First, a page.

A case out of the Mecklenburg County Family Court (Charlotte, North Carolina) denominated Maxwell v. Maxwell was recently considered by the North Carolina Court of Appeals. After being held in contempt, ordered to undergo a psychiatric evaluation and having his visitation suspended, Father entered notice of appeal. He appealed the Mecklenburg County Family Court’s order on three grounds: First, he contended that the court erred in holding him in civil contempt of court for failing to pay child support. Second, he contended that the Court erred in ordering him to undergo a psychiatric evaluation. Finally, he contended the court erred in suspending his visitation. At issue in this case was whether the Mecklenburg County Family Court’s order amounted to a temporary order on child custody or whether it was a permanent order on child custody. We will only consider the second two issues in this post.
After taking evidence, which included evidence of physical and verbal abuse by the Father, the Charlotte family court judge ordered, ex mero moto (on its own motion), that the Father must go through a psychiatric evaluation before he may have visitation with the minor children (who happen to be quadruplets). In essence, the father contended that the Court erred in requiring him to undergo a psychiatric evaluation without proper notice of the hearing and an opportunity to be heard. The North Carolina Court of Appeals disagreed noting that the Court has broad discretion in the determination of the best interests of minor children. Consistent with this broad discretion, the trial Court has the authority to order, on its own motion, that a party undergo a psychiatric evaluation.
The last issue raised by appellant was whether the Court made adequate findings of fact to support its suspension of father’s visitation with the minor children. Interestingly, there was some issue here with respect to whether the Mecklenburg County Family Court Judge intended to enter a temporary child custody order or whether it intended to enter a permanent child custody order. The issue raised by Father was that the Court did not find that either (1) the Father was unfit to have visitation with the minor children; or (2) that it was in the minor children’s best interest that Father not have visitation with them. Indeed, these are the requirements set forth in North Carolina Gen. Stat. § 50-13.5(i).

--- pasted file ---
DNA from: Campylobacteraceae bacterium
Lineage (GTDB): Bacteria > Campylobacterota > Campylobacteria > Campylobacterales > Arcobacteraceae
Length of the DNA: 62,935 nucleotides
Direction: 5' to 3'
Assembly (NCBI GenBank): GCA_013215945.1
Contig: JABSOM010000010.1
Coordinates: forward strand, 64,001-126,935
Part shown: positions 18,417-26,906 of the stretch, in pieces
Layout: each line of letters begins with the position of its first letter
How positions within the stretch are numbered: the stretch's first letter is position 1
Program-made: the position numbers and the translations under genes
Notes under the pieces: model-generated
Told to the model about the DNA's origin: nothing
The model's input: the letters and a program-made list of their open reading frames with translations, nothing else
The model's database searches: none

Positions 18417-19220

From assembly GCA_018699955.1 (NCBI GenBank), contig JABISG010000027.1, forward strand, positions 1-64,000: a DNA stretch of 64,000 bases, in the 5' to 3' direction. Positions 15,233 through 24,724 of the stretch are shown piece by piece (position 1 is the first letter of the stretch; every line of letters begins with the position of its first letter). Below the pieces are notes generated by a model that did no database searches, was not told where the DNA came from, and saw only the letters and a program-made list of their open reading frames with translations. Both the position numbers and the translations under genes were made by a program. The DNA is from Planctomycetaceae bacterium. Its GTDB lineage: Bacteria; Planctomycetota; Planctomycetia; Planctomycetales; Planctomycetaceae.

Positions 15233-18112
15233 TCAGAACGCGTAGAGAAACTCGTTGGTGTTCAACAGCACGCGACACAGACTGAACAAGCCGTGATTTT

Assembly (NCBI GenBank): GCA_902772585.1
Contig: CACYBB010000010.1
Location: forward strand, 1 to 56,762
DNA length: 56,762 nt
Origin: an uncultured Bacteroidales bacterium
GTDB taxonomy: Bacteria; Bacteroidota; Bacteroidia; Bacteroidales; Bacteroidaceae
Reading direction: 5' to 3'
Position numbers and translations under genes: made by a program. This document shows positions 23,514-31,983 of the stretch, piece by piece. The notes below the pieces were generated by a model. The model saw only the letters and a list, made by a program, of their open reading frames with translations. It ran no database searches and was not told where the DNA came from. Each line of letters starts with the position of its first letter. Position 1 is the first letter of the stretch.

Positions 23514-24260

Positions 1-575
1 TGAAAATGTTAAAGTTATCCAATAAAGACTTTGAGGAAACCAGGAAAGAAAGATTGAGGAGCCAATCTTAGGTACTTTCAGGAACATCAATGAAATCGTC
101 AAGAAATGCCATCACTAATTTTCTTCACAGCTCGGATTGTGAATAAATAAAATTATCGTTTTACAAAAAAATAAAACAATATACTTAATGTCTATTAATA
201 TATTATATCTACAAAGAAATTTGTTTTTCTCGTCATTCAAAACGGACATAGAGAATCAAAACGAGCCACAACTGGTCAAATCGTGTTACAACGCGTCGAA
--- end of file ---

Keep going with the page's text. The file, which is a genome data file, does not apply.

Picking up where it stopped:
As mentioned previously, at issue is whether this was a temporary child custody order or a permanent child custody order. The reason being that a temporary order would ordinarily not be immediately appealable whereas a permanent order would be immediately appealable. The North Carolina Court of Appeals treated the order at issue as permanent, and therefore immediately appealable, despite the fact that it was silent with respect to whether it was a temporary child custody order or a permanent child custody order. Importantly, the North Carolina Court of Appeals noted that the order at issue in the case at bar was silent with respect to a review date.
Ultimately, the North Carolina Court of Appeals remanded the case to the Mecklenburg County Family Court in Charlotte, North Carolina for further findings of fact pertaining to whether the father was unfit to act as a parent to the minor child or whether it was in the best interests of the minor children for father not to have visitation with them as required by North Carolina General Statutes § 50-15.5(i).
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